TV Nova: a symbol of Czech post-communist transformation

Photo: Jiří Suchomel, ČRo

This week marks 20 years since the launch of TV Nova, the first Czech commercial television channel. A huge success since the beginning, it introduced viewers to new forms of entertainment and news coverage. The station later suffered from a conflict between its US investors and its CEO which ended in arbitration, marking marked the end of an era for TV Nova. In this edition of Marketplace, I talk to leading media studies expert Jan Jirák of Charles University about the station’s rise and fall and its lasting impact on the Czech media scene.

Photo: Jiří Suchomel
“In the first period of its existence, the main reason behind its success was the fact that it was sold as something new. People who ran TV Nova in those days introduced new ways of marketing which was quite important and we tend to forget about it.

“TV Nova CEO Vladimír Železný succeeded in involving the public in the process. For instance, there was a contest about the name of the new station which some lady won. People really identified with the feeling that something new was coming.”

And did something new really come? What kind of programmes did TV Nova offer, and were they really different from what people know from its only competitor at the time, the public broadcaster Czech TV?

“TV Nova was heralded as a private television, not something that offered new things but things available and accepted in the West, whatever that means.

“You could see a traditional schedule of full-format TV channel with evening news, feature films, TV series, soft erotica programmes, quite interesting public affairs programme, and so on.

“But everything was done in a fast pace which was new for people. But I think the main thing was that it was associated with the marketed message, ‘this is the real TV’”.

Do you think the fact also played a role that it was a private commercial station launched at a time when the society was undergoing a tremendous transition from communism to capitalism? Did people identify with it in this way?

“They did indeed. We should also keep in mind that in those days, people had no idea of what public service media means. Czech TV was associated with the pre-1989 state television. The concept of public service was not present in people’s minds.

“This was somehow understood as the evidence that we are developing into a normal, western-type society. That was an important aspect of it.”

It has been argued that Nova, with its popular low-brow programming, ended the illusion that Czechs were a very sophisticated nation. Do you agree?

“Frankly, I actually don’t agree with that completely. I think we underestimate the fact the society itself was changing. By the mid-1990s, the rhythm of everyday life had already changed compared to the 1970s and 80s. People had to struggle to keep their jobs; they faced much faster work pace and much longer work hours, and so on.

“So there was increasing space for entertainment with a strong aspect of escapism. Because you work had, you need to rest, and in this moment Nova came and offered programmes that were truly and clearly escapist. It helped people relax.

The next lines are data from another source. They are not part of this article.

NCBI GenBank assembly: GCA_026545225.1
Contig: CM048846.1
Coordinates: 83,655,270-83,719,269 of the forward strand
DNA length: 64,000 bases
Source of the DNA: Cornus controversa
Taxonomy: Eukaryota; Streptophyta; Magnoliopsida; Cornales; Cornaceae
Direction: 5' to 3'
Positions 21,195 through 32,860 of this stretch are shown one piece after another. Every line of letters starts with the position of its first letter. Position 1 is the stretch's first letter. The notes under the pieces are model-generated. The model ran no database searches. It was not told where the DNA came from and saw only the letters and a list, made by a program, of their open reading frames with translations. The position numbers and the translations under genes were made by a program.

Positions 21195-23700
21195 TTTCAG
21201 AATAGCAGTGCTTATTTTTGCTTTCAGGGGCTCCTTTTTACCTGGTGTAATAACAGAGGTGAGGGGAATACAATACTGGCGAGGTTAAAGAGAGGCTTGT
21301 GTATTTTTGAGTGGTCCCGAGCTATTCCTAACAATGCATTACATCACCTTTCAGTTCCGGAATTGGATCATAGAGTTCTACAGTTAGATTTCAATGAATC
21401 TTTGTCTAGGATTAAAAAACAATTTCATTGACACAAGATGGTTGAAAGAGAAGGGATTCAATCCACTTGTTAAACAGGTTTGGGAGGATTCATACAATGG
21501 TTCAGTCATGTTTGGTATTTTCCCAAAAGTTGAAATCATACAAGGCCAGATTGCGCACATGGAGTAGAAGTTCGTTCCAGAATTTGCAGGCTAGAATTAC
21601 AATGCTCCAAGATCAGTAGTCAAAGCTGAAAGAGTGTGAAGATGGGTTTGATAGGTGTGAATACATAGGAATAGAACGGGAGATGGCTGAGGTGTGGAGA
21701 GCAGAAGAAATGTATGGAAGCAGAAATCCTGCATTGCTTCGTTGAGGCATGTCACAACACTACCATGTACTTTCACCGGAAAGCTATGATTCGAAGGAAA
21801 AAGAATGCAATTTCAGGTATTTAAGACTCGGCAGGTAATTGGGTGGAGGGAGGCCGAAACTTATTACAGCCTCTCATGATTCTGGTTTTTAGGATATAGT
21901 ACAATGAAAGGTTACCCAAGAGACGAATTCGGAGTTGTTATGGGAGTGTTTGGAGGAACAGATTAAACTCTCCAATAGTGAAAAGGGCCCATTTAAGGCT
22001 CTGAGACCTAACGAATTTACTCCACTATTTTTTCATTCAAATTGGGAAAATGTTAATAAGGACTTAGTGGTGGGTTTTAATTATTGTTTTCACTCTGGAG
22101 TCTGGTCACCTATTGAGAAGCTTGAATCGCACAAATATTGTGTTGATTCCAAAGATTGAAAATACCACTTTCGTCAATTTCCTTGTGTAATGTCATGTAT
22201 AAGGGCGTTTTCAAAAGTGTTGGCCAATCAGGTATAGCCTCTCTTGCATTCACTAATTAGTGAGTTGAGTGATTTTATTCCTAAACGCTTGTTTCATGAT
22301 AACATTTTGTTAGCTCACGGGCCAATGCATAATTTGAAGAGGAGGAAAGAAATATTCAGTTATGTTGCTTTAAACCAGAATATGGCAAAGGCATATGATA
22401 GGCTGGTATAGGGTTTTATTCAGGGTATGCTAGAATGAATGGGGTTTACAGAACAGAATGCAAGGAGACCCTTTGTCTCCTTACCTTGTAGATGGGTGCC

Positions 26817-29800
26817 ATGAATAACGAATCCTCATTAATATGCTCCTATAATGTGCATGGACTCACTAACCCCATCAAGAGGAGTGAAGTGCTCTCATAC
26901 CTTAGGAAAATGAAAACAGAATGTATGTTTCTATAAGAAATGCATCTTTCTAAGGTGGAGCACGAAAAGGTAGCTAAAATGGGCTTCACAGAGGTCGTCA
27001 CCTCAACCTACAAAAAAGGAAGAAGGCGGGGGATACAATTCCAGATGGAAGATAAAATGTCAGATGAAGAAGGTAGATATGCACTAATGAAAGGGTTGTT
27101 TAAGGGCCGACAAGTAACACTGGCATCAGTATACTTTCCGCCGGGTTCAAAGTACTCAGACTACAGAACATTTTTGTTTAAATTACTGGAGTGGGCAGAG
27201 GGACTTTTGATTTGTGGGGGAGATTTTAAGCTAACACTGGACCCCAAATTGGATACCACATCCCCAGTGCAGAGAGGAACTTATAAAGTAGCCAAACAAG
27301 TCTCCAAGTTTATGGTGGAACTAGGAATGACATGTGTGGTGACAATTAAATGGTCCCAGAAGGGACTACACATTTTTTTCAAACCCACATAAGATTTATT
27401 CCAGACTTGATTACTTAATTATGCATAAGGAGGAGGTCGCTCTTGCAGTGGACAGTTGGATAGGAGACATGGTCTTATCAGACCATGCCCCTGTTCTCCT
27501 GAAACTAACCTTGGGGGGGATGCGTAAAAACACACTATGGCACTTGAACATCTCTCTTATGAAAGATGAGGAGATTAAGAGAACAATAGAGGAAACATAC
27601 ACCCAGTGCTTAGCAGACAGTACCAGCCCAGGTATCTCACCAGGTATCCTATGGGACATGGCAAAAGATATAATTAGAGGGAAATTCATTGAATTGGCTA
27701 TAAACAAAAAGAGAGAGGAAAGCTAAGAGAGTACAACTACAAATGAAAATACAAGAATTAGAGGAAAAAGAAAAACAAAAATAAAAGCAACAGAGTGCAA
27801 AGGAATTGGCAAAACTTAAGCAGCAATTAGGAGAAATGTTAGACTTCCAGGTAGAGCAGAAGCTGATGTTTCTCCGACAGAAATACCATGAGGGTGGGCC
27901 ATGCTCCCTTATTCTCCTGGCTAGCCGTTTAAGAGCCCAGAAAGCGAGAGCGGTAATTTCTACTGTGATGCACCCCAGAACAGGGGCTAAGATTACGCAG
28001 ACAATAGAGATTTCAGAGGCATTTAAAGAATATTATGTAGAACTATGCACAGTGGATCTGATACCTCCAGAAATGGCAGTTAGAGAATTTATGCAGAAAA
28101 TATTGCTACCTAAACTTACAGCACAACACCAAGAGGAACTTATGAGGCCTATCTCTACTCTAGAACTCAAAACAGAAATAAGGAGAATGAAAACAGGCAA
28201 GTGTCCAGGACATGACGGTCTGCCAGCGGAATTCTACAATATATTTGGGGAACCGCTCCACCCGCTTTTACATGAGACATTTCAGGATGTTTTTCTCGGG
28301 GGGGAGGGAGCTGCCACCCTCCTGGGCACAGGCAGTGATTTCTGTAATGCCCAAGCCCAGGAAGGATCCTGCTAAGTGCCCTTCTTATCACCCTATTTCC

“It was not only evidence that Czech society was not as sophisticated as we used to believe it was. But it also showed that the rhythm of life had changed.”

When we look at the ways TV Nova covered news, people often say it introduced tabloid journalism to television. What impact do you think Nova’s new coverage had on Czech media?

“I believe the main impact was in that other media began caring about shares and ratings. That was the main shift in the managers’ mentality. Of course, it was a deep shock for the public broadcaster, Czech TV, which from one day to the next, faced the fact they were not so important and attractive to people, and had to think about changing their communication strategies.

And frankly, Nova was not so tabloid in the beginning. It just did much quicker news but had almost the same agenda with similar topics, and only slowly shifted towards the tabloid format over a year or two. But in the beginning, it was a real alternative to public service news coverage.”

Difficult times for TV Nova came in the late 1990s when the man who ran it, Vladimír Želený, did something that ended in an international arbitration which cost the Czech Republic 10 billion crowns.

Mr Železný has ever since defended the move, arguing nothing illegal occurred; its critics however believe it was an attempt to get rid of the US investors and take over the station himself. What significance did this have for the station as such?

“All I can say is that it was the end of TV Nova’s pioneer years. Ever since the arbitration, Nova’s lost its position, and has become a standard commercial TV producer.”

When you look at the 20 years of TV Nova, how do you think it has influenced Czech television and media in general?

“I think that in the beginning, Nova helped change the formal way TV was done in this country where the heritage of the state-run television was too strong. Nova re-defined the situation completely and opened the door to new formats, ways of doing journalism, entertainment, and so on.

“Nova definitely introduced new ways of media marketing that were unknown here, including the mentality of shares and rating. In a way, it was a small Northcliffe revolution that happened here.

“Nova also influenced political communication. Because of Nova, politician became aware of the importance of being seen. On the other hand, Nova contributed to the tabloidization of Czech media in general. So it’s two-fold heritage.”